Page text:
Reflections on a DOS Summer Internship
A SVOTS seminarian reflects on how his DOS summer internships helped him connect ideas and skills he has learned in seminary to their practical application in parish life.
By Seth Earl, Seminarian at St. Vladimir’s Orthodox Theological Seminary
Being in an Orthodox seminary is a unique experience. No matter how long you’ve been Orthodox, or how many roles you’ve served in your local parish, seminary life is a big shift from being in a parish community. Living at seminary means being in close, daily communion with people you might not have chosen to live with. It’s seeing the same people day in and day out, doing the same things day in and day out, all while learning, growing, and hopefully smoothing out the edges.
This tight knit community is necessary for many of us looking into the vocation of priesthood. It expands our experience and challenges our presuppositions. It often forces us to ask again the questions that we thought we had the answers to. It provides us with a liturgical and, hopefully, a spiritual foundation for the years to come. While engaging with this community, however, it is possible to forget what life was like in the local parish. At seminary, your mind is filled with papers that need to be written and books that need to be read, and everyone around you is game for a lively discussion about theology. The focus and needs of local parish life can be quite different.
This summer I had the privilege of participating in the Diocese of the South’s internship program. The Diocese encourages every MDIV seminarian to spend one summer interning with a priest in the South, with the idea of reconnecting the student to the concerns and focus of a local parish, as well as receiving mentorship from those who may become brother clergy in the case of the student’s ordination. In my internship, I was blessed to be able to be a part of not one, but two different parishes. Being under the tutelage of more than one priest was a great opportunity to see how each priest is different, as well as each parish community, and to observe how each priest seeks to fulfill his vocation.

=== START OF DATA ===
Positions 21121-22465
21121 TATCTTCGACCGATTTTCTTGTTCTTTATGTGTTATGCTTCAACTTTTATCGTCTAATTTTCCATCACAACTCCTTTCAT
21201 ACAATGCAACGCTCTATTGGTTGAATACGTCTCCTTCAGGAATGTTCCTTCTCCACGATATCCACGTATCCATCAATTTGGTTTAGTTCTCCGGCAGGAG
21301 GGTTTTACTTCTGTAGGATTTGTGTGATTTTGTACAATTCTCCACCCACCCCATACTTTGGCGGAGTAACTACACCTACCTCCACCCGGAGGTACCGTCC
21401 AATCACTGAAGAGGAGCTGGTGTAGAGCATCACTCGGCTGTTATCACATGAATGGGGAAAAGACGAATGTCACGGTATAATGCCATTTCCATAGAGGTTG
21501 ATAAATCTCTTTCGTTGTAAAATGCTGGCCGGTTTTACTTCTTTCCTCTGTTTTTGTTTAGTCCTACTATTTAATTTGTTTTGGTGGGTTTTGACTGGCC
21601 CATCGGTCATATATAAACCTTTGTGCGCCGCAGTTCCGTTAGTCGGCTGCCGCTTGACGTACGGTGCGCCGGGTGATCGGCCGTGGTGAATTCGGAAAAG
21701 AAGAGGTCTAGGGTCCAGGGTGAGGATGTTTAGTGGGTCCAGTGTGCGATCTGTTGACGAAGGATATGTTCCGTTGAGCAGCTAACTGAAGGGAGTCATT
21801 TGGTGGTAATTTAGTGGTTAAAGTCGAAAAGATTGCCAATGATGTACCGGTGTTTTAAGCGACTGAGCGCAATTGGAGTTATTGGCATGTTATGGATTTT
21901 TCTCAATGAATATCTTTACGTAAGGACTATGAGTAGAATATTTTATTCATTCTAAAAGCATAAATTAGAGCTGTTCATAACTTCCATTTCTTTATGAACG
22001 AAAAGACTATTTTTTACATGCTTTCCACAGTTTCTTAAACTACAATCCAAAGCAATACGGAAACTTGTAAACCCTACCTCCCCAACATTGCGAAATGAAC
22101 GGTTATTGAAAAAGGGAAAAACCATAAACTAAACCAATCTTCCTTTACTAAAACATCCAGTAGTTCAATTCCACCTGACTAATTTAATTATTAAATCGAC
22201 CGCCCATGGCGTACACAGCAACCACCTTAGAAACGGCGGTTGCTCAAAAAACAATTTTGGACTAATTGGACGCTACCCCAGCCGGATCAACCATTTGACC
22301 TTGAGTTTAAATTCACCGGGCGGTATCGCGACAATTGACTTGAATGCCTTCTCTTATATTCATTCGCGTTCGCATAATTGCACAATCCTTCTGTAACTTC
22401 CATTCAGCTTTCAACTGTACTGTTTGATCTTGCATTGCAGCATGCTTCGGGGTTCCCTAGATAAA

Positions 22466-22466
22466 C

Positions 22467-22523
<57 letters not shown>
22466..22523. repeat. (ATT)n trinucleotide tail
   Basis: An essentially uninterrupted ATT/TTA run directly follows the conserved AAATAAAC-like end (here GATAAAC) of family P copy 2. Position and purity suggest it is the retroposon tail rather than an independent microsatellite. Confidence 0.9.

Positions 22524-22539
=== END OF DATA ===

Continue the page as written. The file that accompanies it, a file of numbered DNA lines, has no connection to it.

I began week one of my internship in Columbia, SC with Fr Thomas Moore at Holy Apostles Orthodox Church. Fr Thomas took me under his wing as he prepared for the first visit of Bishop Alexander. Fr Thomas has been serving in a priestly role for over eighteen years, bringing seasoned experience to my time with him. Watching him as he interacted and cared for not only his flock, but the immediate community of Columbia, was a impactful reminder on the role of the pastor.
The bulk of my internship was spent with Fr Christopher Foley at Holy Cross Orthodox Church in High Point, NC. Over the many weeks with Fr Chris, I was able to sit in on parish meetings, attend and serve in liturgical services, visit a mission parish, and above all, experience the hospitality of the parish community. The most valuable takeaway I received was in my daily conversations with Fr. Chris. Talking to Fr Chris helped to put the things we discuss in classes into the context of parish life.
Through working with both Fr Thomas and Fr Chris, I was able to connect the ideas and skills I have learned in seminary to their practical application in parish life. It was good to be reminded that connecting people to Christ is the primary goal of all we learn at seminary, and ultimately the goal of all our efforts. The Diocesan Summer Internship program has been an invaluable part of my seminary experience and I am grateful to have had the opportunity for the additional practical, pastoral training.